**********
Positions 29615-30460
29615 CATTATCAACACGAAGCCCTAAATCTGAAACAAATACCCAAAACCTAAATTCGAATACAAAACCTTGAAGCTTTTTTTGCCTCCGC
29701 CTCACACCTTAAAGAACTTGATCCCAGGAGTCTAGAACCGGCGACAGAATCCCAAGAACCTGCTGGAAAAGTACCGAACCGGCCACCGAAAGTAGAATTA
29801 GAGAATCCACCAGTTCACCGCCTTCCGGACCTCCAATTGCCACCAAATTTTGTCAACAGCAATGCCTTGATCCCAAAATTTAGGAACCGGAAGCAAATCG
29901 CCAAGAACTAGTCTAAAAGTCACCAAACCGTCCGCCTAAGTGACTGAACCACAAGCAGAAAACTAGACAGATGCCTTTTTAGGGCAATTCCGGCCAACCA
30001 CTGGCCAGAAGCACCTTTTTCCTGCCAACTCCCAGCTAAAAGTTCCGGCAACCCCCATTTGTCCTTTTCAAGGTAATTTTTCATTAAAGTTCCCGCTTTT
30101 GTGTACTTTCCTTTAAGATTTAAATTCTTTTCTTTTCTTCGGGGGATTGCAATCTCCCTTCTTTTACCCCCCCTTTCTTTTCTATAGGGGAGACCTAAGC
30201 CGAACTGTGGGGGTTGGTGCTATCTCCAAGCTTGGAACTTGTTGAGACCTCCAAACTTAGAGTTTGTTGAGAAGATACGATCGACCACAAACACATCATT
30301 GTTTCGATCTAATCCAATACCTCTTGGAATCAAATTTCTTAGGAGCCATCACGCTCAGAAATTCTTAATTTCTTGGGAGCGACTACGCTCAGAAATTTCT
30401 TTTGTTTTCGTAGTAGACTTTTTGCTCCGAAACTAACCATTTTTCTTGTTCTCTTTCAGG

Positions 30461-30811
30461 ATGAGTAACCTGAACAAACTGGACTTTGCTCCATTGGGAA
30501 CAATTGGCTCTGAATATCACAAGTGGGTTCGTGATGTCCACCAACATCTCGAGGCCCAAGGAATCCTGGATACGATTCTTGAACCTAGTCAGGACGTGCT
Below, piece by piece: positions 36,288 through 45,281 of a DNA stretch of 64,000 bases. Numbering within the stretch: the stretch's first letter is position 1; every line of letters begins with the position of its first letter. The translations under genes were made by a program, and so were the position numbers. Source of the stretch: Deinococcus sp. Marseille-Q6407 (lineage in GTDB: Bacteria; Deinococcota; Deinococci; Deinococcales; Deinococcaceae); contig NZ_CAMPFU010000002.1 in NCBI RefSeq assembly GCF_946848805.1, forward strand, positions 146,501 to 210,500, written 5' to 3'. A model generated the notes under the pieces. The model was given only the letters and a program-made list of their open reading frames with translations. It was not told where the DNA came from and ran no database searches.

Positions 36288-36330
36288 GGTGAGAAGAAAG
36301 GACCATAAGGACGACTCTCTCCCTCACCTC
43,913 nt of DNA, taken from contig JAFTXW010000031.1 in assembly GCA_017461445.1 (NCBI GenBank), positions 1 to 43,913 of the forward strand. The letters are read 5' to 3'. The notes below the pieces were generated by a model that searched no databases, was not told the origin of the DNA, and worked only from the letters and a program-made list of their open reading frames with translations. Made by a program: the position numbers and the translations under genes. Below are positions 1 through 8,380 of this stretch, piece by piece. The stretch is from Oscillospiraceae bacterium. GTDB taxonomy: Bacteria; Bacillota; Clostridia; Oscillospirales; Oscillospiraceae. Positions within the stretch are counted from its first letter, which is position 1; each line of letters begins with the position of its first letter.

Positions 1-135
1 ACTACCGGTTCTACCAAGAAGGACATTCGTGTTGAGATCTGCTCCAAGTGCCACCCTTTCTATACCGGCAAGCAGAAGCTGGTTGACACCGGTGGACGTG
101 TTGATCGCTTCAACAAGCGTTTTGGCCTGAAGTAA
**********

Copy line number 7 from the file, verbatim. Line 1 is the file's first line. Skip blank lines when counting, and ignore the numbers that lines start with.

30101 GTGTACTTTCCTTTAAGATTTAAATTCTTTTCTTTTCTTCGGGGGATTGCAATCTCCCTTCTTTTACCCCCCCTTTCTTTTCTATAGGGGAGACCTAAGC